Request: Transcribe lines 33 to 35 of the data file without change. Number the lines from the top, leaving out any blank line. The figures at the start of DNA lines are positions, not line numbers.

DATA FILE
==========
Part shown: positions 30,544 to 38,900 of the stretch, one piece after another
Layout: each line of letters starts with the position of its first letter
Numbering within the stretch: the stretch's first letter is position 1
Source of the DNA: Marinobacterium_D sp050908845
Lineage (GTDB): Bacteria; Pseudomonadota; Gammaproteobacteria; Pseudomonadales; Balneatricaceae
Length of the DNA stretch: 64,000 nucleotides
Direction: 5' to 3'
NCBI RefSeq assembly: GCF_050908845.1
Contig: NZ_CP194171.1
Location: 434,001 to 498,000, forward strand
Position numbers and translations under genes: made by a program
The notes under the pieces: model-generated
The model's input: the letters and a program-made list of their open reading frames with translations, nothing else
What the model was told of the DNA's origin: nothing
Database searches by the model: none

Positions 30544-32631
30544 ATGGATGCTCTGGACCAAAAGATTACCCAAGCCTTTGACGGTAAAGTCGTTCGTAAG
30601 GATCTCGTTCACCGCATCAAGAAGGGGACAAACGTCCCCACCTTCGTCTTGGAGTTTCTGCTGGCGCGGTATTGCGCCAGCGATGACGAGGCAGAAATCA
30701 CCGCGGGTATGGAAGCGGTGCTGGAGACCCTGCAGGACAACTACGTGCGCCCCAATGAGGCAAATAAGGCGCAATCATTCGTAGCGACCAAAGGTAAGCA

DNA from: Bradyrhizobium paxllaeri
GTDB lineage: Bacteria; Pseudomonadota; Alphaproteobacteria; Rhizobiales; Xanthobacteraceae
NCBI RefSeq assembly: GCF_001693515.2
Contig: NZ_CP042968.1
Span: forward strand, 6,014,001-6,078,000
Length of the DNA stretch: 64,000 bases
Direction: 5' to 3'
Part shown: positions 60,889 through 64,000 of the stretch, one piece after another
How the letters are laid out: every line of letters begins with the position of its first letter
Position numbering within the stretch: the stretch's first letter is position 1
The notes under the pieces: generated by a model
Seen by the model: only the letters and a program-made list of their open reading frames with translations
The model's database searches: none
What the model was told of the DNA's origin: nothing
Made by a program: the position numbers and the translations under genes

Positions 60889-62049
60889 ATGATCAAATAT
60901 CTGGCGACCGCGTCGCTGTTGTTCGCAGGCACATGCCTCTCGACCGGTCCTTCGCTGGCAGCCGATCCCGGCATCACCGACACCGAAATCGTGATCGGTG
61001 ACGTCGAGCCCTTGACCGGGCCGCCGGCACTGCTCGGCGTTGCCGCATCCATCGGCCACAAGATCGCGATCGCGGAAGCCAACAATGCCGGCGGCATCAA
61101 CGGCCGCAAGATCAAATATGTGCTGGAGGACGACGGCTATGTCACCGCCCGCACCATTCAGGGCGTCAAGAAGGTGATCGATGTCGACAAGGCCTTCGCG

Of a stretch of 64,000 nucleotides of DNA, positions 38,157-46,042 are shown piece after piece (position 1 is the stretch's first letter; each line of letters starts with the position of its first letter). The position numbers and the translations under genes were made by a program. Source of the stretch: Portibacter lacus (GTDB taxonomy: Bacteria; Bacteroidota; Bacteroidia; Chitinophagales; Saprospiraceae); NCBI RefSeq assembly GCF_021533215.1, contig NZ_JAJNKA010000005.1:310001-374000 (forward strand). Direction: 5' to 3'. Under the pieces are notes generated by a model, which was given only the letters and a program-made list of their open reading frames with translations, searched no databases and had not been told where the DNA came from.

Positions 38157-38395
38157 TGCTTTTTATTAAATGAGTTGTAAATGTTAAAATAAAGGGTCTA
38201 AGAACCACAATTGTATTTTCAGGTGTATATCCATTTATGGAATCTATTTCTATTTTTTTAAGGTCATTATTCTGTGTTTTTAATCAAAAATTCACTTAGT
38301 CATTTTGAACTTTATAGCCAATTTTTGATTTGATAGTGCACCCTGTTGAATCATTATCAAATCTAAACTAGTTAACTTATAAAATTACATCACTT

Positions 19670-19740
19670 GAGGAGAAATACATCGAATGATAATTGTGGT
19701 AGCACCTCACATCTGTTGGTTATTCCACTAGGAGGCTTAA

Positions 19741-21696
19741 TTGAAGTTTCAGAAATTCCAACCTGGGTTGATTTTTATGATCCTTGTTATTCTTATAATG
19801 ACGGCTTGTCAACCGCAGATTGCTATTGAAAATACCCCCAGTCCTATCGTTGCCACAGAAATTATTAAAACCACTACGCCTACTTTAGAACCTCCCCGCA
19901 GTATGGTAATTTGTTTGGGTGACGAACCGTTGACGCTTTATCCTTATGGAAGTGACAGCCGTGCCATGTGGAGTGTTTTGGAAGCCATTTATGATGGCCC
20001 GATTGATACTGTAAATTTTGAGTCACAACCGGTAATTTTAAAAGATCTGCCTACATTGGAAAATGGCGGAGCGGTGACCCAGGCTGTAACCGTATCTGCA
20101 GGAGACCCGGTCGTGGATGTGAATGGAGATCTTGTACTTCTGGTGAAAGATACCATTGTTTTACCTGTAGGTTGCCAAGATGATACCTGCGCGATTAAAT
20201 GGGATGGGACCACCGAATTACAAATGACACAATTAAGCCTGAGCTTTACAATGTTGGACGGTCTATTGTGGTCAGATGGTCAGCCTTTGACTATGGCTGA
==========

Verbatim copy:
What the model was told of the DNA's origin: nothing
Made by a program: the position numbers and the translations under genes

Positions 60889-62049